Review and analysis of thought records: Creating a coding system

Scott H. Waltman, Sarah A. Frankel, Brittany C. Hall, Michael A. Williston, Shari Jager-Hyman

Research output: Contribution to journalReview articlepeer-review

2 Scopus citations


Background: Thought records are a core component of Cognitive Behavior Therapy. Over time, thought records have been modified to suit various needs or preferences. A diversity of thought records have been developed, which include differing components and cognitive change strategies. Yet, due to a lack of specificity in the literature and field, different thought records are often treated as though they are interchangeable. Limited extant literature suggests that differing thought records may have unique clinical effects. However, meta-analyzing the comparable or differing effects of the distinct extant thought records is impeded by the lack of a coding system for thought records. Objective: The current study sought to prepare a way for further understanding the differential utility and effectiveness of different iterations of thought records by creating a coding system, which is described in detail. This coding system will be used to guide future research into which thought records work best for which problems. Method: Thought records were gathered from seminal texts and solicited from the certified members of the Academy of Cognitive Therapy and the American Board of Behavioral and Cognitive Psychology. Results: In total, 110 non-identical thought records were gathered and coded into 55 unique combinations. These results demonstrate that the variability of thought records used by qualified therapists extends well beyond those found in seminal CBT texts. Conclusion: This broad diversity justifies the need for a coding system to inform future lines of research.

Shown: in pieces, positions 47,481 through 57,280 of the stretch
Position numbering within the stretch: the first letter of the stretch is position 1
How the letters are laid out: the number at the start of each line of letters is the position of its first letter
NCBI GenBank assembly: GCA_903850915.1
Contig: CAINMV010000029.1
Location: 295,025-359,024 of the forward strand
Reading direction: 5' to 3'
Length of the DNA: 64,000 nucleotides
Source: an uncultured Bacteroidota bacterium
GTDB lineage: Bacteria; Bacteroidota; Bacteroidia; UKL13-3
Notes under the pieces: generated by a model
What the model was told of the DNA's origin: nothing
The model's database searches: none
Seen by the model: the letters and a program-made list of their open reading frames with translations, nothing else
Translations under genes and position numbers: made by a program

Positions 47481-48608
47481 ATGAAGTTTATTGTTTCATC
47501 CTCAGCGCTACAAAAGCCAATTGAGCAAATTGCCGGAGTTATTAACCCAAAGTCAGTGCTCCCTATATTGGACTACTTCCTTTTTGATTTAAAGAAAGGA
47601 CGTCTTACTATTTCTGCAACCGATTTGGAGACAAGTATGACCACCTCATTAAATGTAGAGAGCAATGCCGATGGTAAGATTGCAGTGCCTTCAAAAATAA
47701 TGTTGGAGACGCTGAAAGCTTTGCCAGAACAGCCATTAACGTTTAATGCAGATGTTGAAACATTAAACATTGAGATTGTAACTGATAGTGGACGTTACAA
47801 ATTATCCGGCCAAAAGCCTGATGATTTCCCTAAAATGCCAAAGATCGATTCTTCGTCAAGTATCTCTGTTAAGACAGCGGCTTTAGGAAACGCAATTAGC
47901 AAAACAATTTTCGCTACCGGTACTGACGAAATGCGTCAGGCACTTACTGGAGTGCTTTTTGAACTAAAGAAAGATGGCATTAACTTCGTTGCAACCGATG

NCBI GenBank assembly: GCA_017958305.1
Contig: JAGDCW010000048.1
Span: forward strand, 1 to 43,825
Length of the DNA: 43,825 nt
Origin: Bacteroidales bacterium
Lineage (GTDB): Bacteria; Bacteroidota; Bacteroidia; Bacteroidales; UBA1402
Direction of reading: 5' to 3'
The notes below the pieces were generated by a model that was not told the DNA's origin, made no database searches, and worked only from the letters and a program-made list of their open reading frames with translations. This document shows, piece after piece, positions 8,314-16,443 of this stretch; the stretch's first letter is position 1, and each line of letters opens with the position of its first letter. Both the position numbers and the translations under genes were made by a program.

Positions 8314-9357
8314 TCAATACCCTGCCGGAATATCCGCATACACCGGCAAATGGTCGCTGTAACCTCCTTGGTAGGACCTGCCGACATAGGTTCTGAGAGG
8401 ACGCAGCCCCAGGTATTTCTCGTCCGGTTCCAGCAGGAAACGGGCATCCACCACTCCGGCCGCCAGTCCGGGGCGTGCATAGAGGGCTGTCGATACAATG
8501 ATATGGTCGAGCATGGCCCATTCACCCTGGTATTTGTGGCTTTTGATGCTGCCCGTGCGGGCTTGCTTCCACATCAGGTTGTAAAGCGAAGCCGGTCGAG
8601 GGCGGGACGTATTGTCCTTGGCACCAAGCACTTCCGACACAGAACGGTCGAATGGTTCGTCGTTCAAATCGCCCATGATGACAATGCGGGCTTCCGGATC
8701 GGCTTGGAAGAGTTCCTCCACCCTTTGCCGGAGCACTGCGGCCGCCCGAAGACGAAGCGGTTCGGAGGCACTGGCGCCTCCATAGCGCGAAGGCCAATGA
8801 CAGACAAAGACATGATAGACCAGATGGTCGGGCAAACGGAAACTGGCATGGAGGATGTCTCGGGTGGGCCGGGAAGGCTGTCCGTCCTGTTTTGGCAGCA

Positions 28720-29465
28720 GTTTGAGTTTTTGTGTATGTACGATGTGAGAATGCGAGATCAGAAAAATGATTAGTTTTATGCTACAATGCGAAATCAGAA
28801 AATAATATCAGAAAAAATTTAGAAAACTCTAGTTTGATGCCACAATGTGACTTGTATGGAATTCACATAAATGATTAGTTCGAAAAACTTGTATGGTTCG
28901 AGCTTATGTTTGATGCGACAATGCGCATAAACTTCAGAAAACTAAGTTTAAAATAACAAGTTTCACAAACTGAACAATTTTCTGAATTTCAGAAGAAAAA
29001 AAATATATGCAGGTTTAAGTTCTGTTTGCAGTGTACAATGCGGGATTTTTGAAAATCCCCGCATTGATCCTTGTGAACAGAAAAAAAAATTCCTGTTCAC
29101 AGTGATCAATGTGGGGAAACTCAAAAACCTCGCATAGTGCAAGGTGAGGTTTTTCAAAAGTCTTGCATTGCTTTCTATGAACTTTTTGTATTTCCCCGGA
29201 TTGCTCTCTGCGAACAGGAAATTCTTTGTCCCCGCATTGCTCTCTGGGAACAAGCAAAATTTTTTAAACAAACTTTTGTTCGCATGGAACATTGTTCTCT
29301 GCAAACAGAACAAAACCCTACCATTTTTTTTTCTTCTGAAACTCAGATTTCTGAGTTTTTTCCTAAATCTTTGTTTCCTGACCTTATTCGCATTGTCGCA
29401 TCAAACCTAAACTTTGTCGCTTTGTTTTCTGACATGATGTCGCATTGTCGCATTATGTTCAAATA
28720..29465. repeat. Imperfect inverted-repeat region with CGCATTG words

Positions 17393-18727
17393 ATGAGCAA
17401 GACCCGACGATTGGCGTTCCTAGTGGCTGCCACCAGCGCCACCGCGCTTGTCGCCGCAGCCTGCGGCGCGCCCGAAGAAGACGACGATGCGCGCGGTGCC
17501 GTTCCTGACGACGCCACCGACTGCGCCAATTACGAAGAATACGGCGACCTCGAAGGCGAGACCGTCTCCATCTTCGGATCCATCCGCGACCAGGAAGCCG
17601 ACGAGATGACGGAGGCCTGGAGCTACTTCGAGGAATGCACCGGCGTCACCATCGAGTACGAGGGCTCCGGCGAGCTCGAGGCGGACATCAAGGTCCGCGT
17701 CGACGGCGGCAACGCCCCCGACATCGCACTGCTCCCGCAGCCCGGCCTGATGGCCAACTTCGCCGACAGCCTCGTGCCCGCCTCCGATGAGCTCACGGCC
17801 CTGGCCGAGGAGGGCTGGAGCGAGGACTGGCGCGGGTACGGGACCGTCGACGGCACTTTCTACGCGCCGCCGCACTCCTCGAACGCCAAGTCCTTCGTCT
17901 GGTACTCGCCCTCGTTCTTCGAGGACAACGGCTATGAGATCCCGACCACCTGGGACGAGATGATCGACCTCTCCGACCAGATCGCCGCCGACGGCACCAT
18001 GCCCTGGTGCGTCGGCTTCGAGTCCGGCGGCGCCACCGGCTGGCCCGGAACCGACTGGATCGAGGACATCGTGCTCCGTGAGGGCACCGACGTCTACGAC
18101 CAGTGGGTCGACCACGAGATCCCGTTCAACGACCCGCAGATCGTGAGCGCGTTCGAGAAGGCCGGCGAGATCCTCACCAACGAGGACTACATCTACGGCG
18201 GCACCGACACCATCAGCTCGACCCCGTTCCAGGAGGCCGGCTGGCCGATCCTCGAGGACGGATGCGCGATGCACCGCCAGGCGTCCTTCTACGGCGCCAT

Original languageEnglish (US)
Pages (from-to)11-19
Number of pages9
JournalCurrent Psychiatry Research and Reviews
Issue number1
StatePublished - 2019


  • CBT
  • Cognitive restructuring
  • Daily thought record
  • Dysfunctional thought records
  • Socratic questioning
  • Thought log
  • Thought record

ASJC Scopus subject areas

  • Psychiatry and Mental health


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